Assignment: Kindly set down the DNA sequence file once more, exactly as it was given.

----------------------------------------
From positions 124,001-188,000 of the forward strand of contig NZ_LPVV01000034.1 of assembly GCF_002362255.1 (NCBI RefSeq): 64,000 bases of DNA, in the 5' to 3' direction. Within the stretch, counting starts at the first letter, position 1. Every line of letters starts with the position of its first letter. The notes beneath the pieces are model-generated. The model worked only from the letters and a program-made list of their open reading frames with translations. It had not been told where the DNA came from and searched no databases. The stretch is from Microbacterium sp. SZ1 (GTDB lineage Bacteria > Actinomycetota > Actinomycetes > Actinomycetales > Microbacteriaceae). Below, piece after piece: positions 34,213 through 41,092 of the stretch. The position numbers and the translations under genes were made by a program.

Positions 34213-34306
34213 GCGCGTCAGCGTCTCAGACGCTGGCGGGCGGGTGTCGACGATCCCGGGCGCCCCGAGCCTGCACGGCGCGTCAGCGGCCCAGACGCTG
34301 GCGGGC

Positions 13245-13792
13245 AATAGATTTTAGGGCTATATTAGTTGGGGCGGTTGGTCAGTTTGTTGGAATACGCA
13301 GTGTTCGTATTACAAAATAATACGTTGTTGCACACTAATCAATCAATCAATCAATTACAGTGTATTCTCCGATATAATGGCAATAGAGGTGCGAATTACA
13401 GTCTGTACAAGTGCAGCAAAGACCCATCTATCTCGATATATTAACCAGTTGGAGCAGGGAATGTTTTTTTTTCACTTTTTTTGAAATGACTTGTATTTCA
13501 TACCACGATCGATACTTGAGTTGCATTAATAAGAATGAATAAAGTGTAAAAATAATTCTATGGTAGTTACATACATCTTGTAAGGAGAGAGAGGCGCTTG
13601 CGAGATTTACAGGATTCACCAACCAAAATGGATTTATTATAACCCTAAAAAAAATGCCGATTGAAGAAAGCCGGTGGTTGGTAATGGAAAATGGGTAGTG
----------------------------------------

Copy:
From positions 124,001-188,000 of the forward strand of contig NZ_LPVV01000034.1 of assembly GCF_002362255.1 (NCBI RefSeq): 64,000 bases of DNA, in the 5' to 3' direction. Within the stretch, counting starts at the first letter, position 1. Every line of letters starts with the position of its first letter. The notes beneath the pieces are model-generated. The model worked only from the letters and a program-made list of their open reading frames with translations. It had not been told where the DNA came from and searched no databases. The stretch is from Microbacterium sp. SZ1 (GTDB lineage Bacteria > Actinomycetota > Actinomycetes > Actinomycetales > Microbacteriaceae). Below, piece after piece: positions 34,213 through 41,092 of the stretch. The position numbers and the translations under genes were made by a program.

Positions 34213-34306
34213 GCGCGTCAGCGTCTCAGACGCTGGCGGGCGGGTGTCGACGATCCCGGGCGCCCCGAGCCTGCACGGCGCGTCAGCGGCCCAGACGCTG
34301 GCGGGC

Positions 13245-13792
13245 AATAGATTTTAGGGCTATATTAGTTGGGGCGGTTGGTCAGTTTGTTGGAATACGCA
13301 GTGTTCGTATTACAAAATAATACGTTGTTGCACACTAATCAATCAATCAATCAATTACAGTGTATTCTCCGATATAATGGCAATAGAGGTGCGAATTACA
13401 GTCTGTACAAGTGCAGCAAAGACCCATCTATCTCGATATATTAACCAGTTGGAGCAGGGAATGTTTTTTTTTCACTTTTTTTGAAATGACTTGTATTTCA
13501 TACCACGATCGATACTTGAGTTGCATTAATAAGAATGAATAAAGTGTAAAAATAATTCTATGGTAGTTACATACATCTTGTAAGGAGAGAGAGGCGCTTG
13601 CGAGATTTACAGGATTCACCAACCAAAATGGATTTATTATAACCCTAAAAAAAATGCCGATTGAAGAAAGCCGGTGGTTGGTAATGGAAAATGGGTAGTG